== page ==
It also means that the more than 22 per cent imports and the importers that have been complaining over the paucity of foreign exchange for purchase of raw materials, would soon raise and/or revive their respective productive capacities.
So far, in what could be gleaned from the “scarce” information and controversies regarding the currency deal include a Foreign Direct Investment (FDI) worth $5.8b negotiated between Nigerian private businesses and state governments with their Chinese counterparts, with sectors of interest covering power, solid minerals, road and rail transport infrastructure and housing.
It is also on record that Dangote Cement Plc has negotiated a $2b loan with the Industrial Commercial Bank of China Limited, while the currency swap deal is still being negotiated or finetuned. At the moment, the currency arrangement with the ICBC would let China and Nigeria trade directly in Yuan and Naira.
China, of course, knows the desperation and may want to price it in the bargain. The temptation is that we may give off or trade off vital issues, which would at last put the assessed great deal on the path of insignificance.
Foremost industrialist, Mazi Sam Ohuabunwa, in a monitored programme, said that the optimism greeting the Nigeria-China deals may pale into nothing, if the negotiators fail in the contents and terms of the agreement, especially, knowing the antecedents of similar deals other African countries not been totally progressive.
“If the deal will give off technology transfer, employment opportunities and unfair competition against local investors, then it makes no economic sense,” he said.
He warned that Nigeria must have sound and focused representatives in getting a favorable deal out of this development, not being blindfolded by the momentary gains, at the expense of other long-term opportunities.
“What is the economic sense if the deal allows Chinese to take 100 jobs out of 110 jobs, leaving only 10 for Nigerians?” he queried.
For analysts at Afrinvest, the strong participation of private investors in the FDI and loan agreements sealed will improve the implementation rate relative to past bi-lateral investment engagements and could potentially boost capital importation from China and domestic infrastructure investment.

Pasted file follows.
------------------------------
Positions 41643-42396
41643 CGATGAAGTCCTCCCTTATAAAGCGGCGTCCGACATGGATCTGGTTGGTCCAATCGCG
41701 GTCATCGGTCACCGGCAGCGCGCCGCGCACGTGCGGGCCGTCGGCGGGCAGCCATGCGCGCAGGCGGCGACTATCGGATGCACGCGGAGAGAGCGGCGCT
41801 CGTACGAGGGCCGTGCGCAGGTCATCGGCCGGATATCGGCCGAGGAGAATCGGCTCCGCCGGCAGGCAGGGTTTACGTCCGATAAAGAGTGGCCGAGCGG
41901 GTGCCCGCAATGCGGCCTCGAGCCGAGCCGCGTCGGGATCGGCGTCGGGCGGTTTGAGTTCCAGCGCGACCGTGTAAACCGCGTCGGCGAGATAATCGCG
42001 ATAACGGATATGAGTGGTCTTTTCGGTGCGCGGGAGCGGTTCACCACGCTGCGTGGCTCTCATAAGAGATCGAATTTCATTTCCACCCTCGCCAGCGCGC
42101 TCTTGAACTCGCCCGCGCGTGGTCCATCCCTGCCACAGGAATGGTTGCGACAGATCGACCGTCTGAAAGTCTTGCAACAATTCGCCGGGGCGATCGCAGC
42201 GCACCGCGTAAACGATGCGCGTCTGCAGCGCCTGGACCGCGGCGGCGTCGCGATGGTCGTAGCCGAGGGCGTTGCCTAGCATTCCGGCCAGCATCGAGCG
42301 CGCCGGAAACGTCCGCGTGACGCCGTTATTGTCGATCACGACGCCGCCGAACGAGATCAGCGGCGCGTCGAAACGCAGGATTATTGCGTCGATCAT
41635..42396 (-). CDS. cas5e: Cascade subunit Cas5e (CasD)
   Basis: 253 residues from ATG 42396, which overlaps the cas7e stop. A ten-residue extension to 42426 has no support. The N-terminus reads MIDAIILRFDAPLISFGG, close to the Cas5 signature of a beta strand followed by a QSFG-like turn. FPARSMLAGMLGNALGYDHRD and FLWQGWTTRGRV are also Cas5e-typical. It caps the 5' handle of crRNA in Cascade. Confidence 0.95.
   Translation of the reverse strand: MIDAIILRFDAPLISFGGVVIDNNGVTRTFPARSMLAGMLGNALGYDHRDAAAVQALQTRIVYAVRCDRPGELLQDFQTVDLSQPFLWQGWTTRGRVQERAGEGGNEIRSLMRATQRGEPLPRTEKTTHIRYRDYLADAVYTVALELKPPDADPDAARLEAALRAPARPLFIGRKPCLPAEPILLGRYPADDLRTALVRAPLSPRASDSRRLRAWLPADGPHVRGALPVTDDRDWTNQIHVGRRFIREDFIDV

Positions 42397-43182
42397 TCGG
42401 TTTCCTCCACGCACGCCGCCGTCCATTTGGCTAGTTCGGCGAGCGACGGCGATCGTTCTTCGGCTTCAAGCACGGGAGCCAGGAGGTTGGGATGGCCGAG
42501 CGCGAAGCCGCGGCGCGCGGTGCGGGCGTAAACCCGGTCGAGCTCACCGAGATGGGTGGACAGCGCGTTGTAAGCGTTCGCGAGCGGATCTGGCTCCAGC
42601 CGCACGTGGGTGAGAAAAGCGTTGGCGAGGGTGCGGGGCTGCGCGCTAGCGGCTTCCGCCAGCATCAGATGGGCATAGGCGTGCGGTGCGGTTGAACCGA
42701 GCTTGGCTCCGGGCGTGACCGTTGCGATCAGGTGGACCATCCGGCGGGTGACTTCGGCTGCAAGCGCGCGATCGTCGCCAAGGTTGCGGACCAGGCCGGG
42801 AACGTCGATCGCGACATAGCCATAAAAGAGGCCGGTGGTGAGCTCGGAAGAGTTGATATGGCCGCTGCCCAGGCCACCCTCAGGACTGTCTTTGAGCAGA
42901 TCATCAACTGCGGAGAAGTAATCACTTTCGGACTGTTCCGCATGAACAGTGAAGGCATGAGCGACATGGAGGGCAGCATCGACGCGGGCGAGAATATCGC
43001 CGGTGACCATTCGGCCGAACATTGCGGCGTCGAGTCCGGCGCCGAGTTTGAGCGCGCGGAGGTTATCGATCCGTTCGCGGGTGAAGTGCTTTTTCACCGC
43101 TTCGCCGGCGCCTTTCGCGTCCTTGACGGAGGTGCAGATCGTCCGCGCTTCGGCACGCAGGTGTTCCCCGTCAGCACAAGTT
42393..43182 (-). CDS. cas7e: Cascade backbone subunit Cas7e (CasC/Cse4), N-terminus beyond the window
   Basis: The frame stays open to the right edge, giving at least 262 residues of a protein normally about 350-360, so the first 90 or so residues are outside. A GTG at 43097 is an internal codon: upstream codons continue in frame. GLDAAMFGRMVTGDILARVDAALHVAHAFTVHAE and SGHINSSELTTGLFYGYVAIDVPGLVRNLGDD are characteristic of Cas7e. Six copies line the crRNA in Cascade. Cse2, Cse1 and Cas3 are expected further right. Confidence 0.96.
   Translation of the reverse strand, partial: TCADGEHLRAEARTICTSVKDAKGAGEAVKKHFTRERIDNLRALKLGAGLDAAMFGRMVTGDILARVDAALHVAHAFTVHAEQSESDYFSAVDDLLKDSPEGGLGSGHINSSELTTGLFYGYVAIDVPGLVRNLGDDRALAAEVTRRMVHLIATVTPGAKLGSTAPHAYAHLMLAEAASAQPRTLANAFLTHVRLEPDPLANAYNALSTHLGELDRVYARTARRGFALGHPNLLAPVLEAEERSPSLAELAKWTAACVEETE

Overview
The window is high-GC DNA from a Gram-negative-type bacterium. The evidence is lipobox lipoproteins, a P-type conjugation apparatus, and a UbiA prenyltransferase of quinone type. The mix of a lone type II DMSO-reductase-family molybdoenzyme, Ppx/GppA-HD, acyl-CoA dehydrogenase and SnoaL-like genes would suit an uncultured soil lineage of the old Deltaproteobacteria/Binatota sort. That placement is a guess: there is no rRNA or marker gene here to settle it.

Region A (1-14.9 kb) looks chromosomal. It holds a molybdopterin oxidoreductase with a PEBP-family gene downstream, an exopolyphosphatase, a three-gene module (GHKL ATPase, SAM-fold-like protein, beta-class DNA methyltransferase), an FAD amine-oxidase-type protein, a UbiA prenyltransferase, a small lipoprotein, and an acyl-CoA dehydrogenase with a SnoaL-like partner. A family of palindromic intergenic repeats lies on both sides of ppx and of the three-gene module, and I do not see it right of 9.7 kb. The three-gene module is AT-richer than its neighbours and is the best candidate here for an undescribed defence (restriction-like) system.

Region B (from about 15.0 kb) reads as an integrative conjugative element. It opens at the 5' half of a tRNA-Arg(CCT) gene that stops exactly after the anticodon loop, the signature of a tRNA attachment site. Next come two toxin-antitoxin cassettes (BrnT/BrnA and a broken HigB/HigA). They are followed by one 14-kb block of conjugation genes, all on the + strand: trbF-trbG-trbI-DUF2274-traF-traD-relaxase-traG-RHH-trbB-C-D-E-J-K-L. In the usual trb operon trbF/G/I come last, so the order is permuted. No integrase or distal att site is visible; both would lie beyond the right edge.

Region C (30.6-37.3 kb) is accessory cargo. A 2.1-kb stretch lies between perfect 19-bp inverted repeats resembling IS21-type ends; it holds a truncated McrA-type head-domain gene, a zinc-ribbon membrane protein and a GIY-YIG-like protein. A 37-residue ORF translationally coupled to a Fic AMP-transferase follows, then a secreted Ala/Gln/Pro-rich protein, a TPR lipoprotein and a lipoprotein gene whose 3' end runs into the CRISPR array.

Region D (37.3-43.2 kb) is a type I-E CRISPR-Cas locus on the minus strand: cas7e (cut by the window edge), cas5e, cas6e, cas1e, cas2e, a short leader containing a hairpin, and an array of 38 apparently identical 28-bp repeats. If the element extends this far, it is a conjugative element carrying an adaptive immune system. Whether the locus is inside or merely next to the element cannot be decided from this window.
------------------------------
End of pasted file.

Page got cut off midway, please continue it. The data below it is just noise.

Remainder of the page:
“We are currently caught in-between the two positions taken by the CBN Governor and Minster of Foreign Affairs. While awaiting official clarifications, we think the ‘currency deal’ could either be a conventional swap, in which the CBN and China would exchange a stock of their currencies at a predetermined exchange rate to be reversed at maturity of the swap line, or a move by China to boost Yuan-liquidity in Nigerian banks as a trade and investment currency in exchange for future assets transfer (probably oil) to China to liquidate the swap line.
“While we believe a “currency deal” with China is not an effective substitute for appropriate fiscal and monetary policy flexibility in adapting to the lower crude oil prices environment, we still view the development as positive as it could reduce the cost of transaction with Nigeria’s largest trading partner and also ease the immediate foreign currency challenges associated with Nigeria’s negative terms of trade.
“Key risk to the downside is that the ease of transaction with a highly competitive country like China could worsen Nigeria’s trade balance and weaken domestic manufacturing capacity. We think this concern is justified and further emphasizes the need to deepen domestic policies on improving competitiveness,” they wrote in a note to The Guardian at the weekend.